Our redemption, according to God’s design, rests upon His willingness to provide a Substitute to pay for our sins without requiring any works or merit from us. Salvation, as the Bible teaches so clearly, is a gift of God. We are not required to earn it, nor are we able to contribute to it. We are saved apart from our absolute lack of merit (John 5:24; Rom. 3:23, 24; 6:23; Eph. 2:8-10; etc.). Throughout the history of Christ’s Church, however, this pure gospel has been opposed, misrepresented, and misinterpreted. Various efforts have been made to destroy the message that salvation is by grace, through faith alone, by which God receives all the glory. Fallen man seems determined to invent a system by which his labors contribute to our salvation.

A perversion of the gospel that is prevalent in some contemporary evangelical circles is clearly works-oriented, although its proponents insist that their perspective is not the “same old heresy” that has troubled the Church down through the centuries. In this more modern corruption of the gospel, the idea of “formula” dominates. By this I mean that some believers maintain that the salvation of our children is virtually guaranteed if a particular pattern (or formula) is followed. They insist that the Christian household must be characterized by a particular set of beliefs and practices in order to produce believing offspring.

Moreover, those who hold this idea that the salvation of children is largely a matter of parental obedience are ferociously defensive of their views to the point that non-conforming families are ostracized and considered to be in rebellion against the Scriptures. And if a Christian family should include a rebellious teenager or young adult at some point, blame is immediately and confidently placed on the backs of the parents who obviously failed to maintain a consistent application of all the necessary elements of the model.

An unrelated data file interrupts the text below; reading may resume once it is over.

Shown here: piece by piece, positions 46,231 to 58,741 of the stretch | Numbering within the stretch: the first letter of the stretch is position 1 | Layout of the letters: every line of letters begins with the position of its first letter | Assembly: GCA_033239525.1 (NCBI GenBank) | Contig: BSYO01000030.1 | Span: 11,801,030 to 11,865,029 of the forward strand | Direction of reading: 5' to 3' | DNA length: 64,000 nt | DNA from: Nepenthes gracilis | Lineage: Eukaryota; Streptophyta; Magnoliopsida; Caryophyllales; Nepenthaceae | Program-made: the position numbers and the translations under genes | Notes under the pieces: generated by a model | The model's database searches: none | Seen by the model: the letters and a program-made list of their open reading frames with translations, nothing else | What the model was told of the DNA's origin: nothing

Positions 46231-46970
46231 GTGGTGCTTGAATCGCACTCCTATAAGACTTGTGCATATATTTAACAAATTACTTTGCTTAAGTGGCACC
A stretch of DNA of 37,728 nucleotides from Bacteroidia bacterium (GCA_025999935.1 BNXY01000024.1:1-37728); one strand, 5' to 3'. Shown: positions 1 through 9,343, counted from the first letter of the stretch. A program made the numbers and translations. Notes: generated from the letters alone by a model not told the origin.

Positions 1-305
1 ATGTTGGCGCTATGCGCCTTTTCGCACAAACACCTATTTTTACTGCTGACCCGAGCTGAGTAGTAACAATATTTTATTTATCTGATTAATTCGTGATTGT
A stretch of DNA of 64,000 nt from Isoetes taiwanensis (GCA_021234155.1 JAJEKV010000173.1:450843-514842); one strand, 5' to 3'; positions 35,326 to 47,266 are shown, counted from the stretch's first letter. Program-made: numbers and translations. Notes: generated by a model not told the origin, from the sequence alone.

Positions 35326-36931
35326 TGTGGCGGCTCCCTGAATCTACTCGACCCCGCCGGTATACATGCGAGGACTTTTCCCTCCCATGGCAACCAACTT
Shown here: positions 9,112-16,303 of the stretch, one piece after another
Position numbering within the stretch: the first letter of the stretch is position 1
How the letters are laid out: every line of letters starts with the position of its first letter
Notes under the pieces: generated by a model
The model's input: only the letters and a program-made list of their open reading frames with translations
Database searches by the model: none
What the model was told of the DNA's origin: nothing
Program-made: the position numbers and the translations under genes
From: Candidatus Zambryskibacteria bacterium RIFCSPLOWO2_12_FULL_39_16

Rigidness and intolerance are the chief attributes of this mechanical approach to raising children. As a result of this perspective, proponents maintain that all Christian households should basically function the same way, follow the same rules, and employ the same approach with every child regardless of differing personality traits or abilities or interests. It is certainly true that God assigns an incredible responsibility to parents, which includes certain principles that should, indeed, be found in every Christian home. But the Bible does not teach that the salvation of the child is in any way assured based upon the conduct of the parents. In fact, this would be contrary to the notion that salvation is of grace.

Every parent should desire to train a child to live in the fear of the Lord with thankfulness and humility. The crucial element involved in such an endeavor, however, is not within the realm of potential accomplishments for any parent. This is because salvation requires a renewed heart and only God can bring that the pass. It is possible, therefore, for parents to be consistent and diligent in raising their children according to the teaching of Scripture and still have a child who eventually refuses to continue in the faith or who conducts himself in ways contrary to the teaching of the Bible. This does not necessarily mean that the parents failed.

We should be very careful when assessing the relationship between parent and child when the child exhibits signs of rebellion. It may very well be that the parents have been negligent and allowed the fallen nature of the child to go unchecked, but we cannot allow ourselves to put confidence in a particular model of parenting when it comes to salvation of our children. We must not even approach the thought that we can obligate God to save our children based on our efforts as parents.

There are many dangerous consequences if such thinking prevails. I already mentioned the condemnation that is often heaped upon parents with disobedient or unfaithful children. Beyond that, there is also a genuine risk that the child will come to think in terms of reward or merit for pleasing behavior. The gospel, however, will not accommodate a belief that God may be required to reward parents with the salvation of their offspring. Grace is blessing apart from worthiness; grace is divine favor in spite of imperfection. Parents should endeavor to live in holiness and teach their children to do the same. But they should also constantly remember that salvation is God’s gift and should, therefore, prayerfully seek His mercy for their little ones every day. Simply put, grace is not an equation.